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Thread: Just FYI Rheem Power Vent

  1. #1
    Plumber Cass's Avatar
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    Default Just FYI Rheem Power Vent

    I just had to replace a Flammable Vapor Sensor on a newer Rheem Power Vent.

    The sensor sits on the outside front just below the burner and is attached to the sheet metal.

    It is about the size of a thimble and is $157.00...

    Lucky for the home owner it was under warranty.

  2. #2
    Master Plumber master plumber mark's Avatar
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    Talking what was your labor charge???

    that is fairley expensive......


    how much did you stick them for on the labor?????


    CASS....how much should I charge on this one ..........

    Today, I get a call from a real estate lady that

    2 years ago she insisted
    she could get a power vent water heater from her brother
    in Chicago much cheaper that I priced one to her..

    I said ok, and we installed her STATE power vent heater... for labor only
    I told her it was junk from the get go... but noooooooo...
    she wasnt going to hear that.....

    Now less than 2 years later.......its leaking..
    and I got to run and get one and install it tomorrow......

    for how much????...... what is it worth?????

  3. #3
    Master Plumber Dunbar Plumbing's Avatar
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    Tank leak means it's under warranty under the 6 year rule; doesn't matter where you bought it. Go to any plumbing supply house with the serial # tag and they'll gladly swap you out with a new one @ no charge IF they sell State.


    Sounds like a defective tank, will save your customer a minimum $600 on the tank, just charge for your labor to replace the tank.
    Read what the end of this sentence means.

  4. #4
    Master Plumber master plumber mark's Avatar
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    Talking I Know That Already Rugged....

    Rugged,,, yes I know how to do the water heater exchange...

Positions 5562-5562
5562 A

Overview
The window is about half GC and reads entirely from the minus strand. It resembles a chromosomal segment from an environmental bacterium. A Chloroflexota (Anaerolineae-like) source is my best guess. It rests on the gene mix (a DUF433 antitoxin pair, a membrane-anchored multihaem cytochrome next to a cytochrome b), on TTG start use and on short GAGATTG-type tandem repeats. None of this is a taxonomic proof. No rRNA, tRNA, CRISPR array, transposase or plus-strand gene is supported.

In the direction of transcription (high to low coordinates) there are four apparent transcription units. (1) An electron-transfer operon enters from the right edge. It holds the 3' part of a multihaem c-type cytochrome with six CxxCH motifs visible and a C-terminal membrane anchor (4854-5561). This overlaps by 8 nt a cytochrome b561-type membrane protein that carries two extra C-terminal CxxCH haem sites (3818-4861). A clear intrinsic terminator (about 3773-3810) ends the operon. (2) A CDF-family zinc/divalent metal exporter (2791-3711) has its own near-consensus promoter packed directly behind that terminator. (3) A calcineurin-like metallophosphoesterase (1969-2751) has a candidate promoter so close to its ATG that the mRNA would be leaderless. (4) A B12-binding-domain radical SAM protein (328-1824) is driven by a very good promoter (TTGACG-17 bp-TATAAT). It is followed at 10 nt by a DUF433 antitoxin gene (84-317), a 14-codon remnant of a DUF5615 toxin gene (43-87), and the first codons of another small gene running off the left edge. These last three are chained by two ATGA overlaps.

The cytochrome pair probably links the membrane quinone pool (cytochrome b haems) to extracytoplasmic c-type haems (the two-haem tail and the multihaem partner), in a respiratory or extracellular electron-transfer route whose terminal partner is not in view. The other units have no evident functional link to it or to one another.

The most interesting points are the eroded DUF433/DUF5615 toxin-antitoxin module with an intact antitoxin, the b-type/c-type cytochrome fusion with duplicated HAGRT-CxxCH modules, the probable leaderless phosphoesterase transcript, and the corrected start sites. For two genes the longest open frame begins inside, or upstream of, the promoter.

my queston is what everyone gets to change out a

    "I told you so " water heater.......

  5. #5
    DIY Senior Member construct30's Avatar
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    Everything has doubled in price in the last two years, charge more than you did the first time and blame it on the fuel prices. I wonder how happy they will be to pay labor to put the same brand back in. I've had people that figure it was better to cut their losses and upgrade in a case like that.
    Last edited by construct30; 02-25-2008 at 04:51 PM.

  6. #6

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    Mark, if as a consumer, I purchased a water heater and paid you to install it and two years later, the heater went bad any savings from getting a deal on the heater would be gone because I lost the gamble. I would have to pay you again, and maybe more than the last time because everything has gone up.

  7. #7
    DIY Senior Member construct30's Avatar
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    That's why when people make the mistake once they decide to just buy a better brand the second time rather than getting the cheap one replaced under warranty. If the cheap replacement goes bad in two years again they will be out even more labor money. I think thats how these makers of junk stay in business even with a warranty, most people wise up and realize a "free" replacement is not such a good deal.

  8. #8
    Plumber Cass's Avatar
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    Mark, I would charge the same price as the last time and tell them that if it happens again that it will be the same rate then.

    Remind them that when they purchase something and have it installed and it goes bad they lose, even if it goes bad the day after instlation.

    Even I charge again after 1 year on a tank I supply. The labor on a heater does not go the 6 years like the tank.

  9. #9
    DIY Senior Member construct30's Avatar
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    I generally do water heaters, toilets and faucets flat rate, if someone buys it themselves, I charge the flate rate again if it goes bad on them, if I bought it then it is usually free for a year then I still go a better than usual deal for at least two years. If your flate rate has gone up in the past two years, then you should charge whatever your going rate is now, I would assume your price has gone up in the past couple of years.

  10. #10
    Master Plumber master plumber mark's Avatar
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    Talking 2 year warranty on my heaters